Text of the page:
Beyond Brats at Beyond Meat HQ. (Photo: Chris Albrecht)

Chris here. I’m in LA this week, which I love because LA is genuinely one of my favorite cities. Sure there is smog, every street is clogged with traffic and it spawned the Kardashian empire. But it’s also vibrant, creative, and filled with tons of good restaurants. It’s for these reasons that you can already see LA emerge as a major food tech hub.

Beyond Meat, has its headquarters here and yesterday I got to take a tour of it to see the real science behind fake meat. While we were surprised to see that the number of vegetarians in the US has stayed the same over the years, it seems like it could change with all the new fake meat coming to market. Especially the Beyond Meat sausage patty, which I tried and is out of this world and will open up the breakfast market for the company (hopefully they can fix their scaling issues before its release).

Elsewhere, vegetarians who love fish will be happy to know that Good Catch just finished closing it’s $8.7 million Series A round to ramp up its plant-based seafood. But if you’re looking for a fake meat sandwich, Catherine Lamb can’t recommend eating the flavorless Lo-Dough flatbread.

I’m scrambling to write this before I head out to Pasadena to meet Flippy, the burger flipping robot at Caliburger. Once a novelty, food robots are becoming more mainstream. Pizza Hut in Seoul, South Korea just put Bear Robotics’ Penny to work in a limited engagement there, while here in California, it was reported that robot pizza company Zume could be getting as much as $750 million from Softbank (though that deal is more about data than robots). If you need further proof that robots are hot, Cafe X is raising another $12 million for its robot baristas to sling even more hot cups of java.

Caliburger also features automated kiosks that let you pay with your face. But is this type of hyper-personal payment system a good thing? It’s a question Jenn Marston asked when writing about the new CLEAR-based system that will let Seahawks fans pay for beer with their fingerprints. A good way to validate payments? Or a creepy way to keep track of how much beer you buy? (Or a little bit of both).

And finally, June released and started shipping its second-gen connected oven this week. Perhaps the best new feature of the June is the price, which dropped to $599 ($499 if you act quickly) from the first-gen’s $1,500 price tag. The sports an HD camera to identify what you’re cooking, loads of pre-sets (64 just for bacon!) to make that cooking easier, and improved product engineering that lets users cook with no pre-heating. I ordered one, so expect a review in the near future.

But for right now, I have to get to Pasadena and that traffic isn’t going to get any easier.

Have a great weekend, and be kind.


Stories featured in this newsletter:

The Number of Vegetarians Today Is the Same as in 2012 — Is That About to Change?
Mara Judkis wrote a Washington Post article which blew our preconceived notions about the number of non-meat-eaters out of the water. In the piece, she wrote that only 5% of Americans identified as vegetarian; a number which has remained unchanged since 2012 — and, in fact, is down from the number of vegetarians in 1999 and 2001.

Good Catch Foods Reels In $8.7 Million for Plant-Based Seafood
Good Catch Foods, the Pennsylvania-based startup which makes seafood out of plants, closed an $8.7 million Series A funding round yesterday. This ups their Series A from the $5.5 million the company announced in April.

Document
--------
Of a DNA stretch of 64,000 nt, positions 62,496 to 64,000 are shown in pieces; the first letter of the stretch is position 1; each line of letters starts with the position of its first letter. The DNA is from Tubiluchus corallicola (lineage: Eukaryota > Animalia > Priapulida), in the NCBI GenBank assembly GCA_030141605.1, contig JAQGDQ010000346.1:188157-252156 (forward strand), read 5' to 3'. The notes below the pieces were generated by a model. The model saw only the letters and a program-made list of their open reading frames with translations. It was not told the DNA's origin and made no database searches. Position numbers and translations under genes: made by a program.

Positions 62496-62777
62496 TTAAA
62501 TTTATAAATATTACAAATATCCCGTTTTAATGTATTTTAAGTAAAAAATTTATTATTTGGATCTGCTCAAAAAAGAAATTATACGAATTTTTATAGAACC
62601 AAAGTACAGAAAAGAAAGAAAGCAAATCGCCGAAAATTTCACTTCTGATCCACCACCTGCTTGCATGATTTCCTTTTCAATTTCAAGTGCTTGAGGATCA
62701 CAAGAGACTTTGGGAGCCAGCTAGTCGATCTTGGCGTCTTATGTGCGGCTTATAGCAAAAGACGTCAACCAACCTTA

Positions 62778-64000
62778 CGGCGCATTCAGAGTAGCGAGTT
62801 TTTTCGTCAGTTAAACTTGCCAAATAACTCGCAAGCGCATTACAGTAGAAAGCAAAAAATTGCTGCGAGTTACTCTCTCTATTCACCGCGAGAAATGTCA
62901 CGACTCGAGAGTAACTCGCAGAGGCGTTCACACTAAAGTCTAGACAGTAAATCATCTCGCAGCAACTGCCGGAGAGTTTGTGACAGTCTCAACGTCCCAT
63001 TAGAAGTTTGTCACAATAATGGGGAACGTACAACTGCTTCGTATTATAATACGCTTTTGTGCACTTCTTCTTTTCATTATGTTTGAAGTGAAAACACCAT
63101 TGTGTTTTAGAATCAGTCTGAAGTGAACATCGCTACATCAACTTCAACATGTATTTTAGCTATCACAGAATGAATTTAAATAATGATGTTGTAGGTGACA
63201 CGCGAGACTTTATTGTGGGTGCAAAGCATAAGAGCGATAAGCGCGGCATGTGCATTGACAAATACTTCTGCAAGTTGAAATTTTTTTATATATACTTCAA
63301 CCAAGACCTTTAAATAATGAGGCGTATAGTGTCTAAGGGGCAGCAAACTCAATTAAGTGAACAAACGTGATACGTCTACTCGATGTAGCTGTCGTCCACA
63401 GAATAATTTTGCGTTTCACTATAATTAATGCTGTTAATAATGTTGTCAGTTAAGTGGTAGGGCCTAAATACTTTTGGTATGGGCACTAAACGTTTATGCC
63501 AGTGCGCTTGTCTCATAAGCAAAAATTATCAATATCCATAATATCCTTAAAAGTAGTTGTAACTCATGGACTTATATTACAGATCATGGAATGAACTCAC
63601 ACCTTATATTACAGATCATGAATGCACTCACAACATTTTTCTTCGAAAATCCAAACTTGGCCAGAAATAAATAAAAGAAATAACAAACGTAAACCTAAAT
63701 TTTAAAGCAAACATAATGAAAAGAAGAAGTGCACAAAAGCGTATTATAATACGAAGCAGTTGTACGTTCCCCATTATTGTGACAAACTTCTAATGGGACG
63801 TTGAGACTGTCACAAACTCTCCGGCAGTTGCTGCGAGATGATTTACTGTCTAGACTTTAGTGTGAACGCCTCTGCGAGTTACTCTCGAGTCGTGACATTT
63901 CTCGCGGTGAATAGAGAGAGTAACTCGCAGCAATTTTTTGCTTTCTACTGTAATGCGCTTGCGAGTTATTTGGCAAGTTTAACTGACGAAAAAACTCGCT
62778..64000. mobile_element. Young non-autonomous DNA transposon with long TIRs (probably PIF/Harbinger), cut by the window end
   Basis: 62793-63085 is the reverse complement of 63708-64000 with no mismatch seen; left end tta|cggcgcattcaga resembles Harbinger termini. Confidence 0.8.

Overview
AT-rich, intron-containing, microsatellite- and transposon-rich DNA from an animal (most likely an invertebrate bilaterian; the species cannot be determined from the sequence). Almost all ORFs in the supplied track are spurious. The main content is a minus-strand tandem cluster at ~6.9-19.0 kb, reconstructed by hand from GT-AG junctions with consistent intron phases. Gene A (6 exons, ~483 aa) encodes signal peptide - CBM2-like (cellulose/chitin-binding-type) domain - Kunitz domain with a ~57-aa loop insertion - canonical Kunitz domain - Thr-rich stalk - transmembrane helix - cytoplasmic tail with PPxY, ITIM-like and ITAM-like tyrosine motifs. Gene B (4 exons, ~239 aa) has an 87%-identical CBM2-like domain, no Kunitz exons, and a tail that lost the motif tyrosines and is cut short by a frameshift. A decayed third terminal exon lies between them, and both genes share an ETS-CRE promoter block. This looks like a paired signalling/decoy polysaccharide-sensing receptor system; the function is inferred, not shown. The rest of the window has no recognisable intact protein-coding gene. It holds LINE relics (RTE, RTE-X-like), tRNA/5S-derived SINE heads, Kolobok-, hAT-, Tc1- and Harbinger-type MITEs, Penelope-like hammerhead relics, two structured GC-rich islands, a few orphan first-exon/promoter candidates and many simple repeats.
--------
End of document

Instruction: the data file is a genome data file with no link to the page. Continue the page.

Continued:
Lo-Dough is a No-Go for Bread Lovers, But Gives Food for Thought
When something sounds too good to be true, it usually is. Such is the case with Lo-Dough, a fat-free, gluten-free, high fiber product that’s meant to be a substitute for bread. With 90 percent fewer carbs than bread and 39 calories per serving (a serving is one 9-inch disc), it’s geared towards the health-conscious and paleo market.

Bear Robotics’ Penny Clocks in at Pizza Hut in South Korea
Pizza Hut in South Korea today announced it is rolling out a new robotic employee at one of its Seoul restaurants. While the robot is called Dilly Plate there, Spoon readers might know it better as “Penny,” the self-driving dish busser robot from Bay Area startup Bear Robotics.

Report: SoftBank Cooking Up Potential $750M Investment in Zume
Bloomberg reported yesterday that Softbank Group is in discussions to invest from $500 million to $750 million into Zume, the Bay Area company that uses a combination of data, robots and specially outfitted vans to deliver hot pizza.

Cafe X Raising $12 Million “Seed-1” Round
Cafe X, the startup that builds robot baristas, is in the process of raising a $12 million “Seed-1” round. Crunchbase News broke the story after coming across regulatory filings which showed that Cafe X has already raised $9.42 million of the new round. Cafe X Founder and CEO Henry Hu later confirmed the news with Crunchbase.

Seahawks Fans Can Now Buy Beer With Their Fingerprints. Is That a Good Thing?
Planning on a Seahawks game in the near future? Leave your wallet at home. Ok maybe take your wallet, but you won’t need it to buy beer and snacks during the game, or even to enter CenturyLink Field. CLEAR, who makes biometric scanning technology, has teamed up with the Seahawks as well as the Seattle Mariners and the Seattle Sounders to get fans through security faster and allow them to purchase concessions without an ID or credit card.

June Ships 2nd Gen Smart Oven, Reduces Price to $499
June, the company behind the eponymous countertop connected cooking oven, today announced the release of its second generation June Oven, which is available and shipping immediately for $499.

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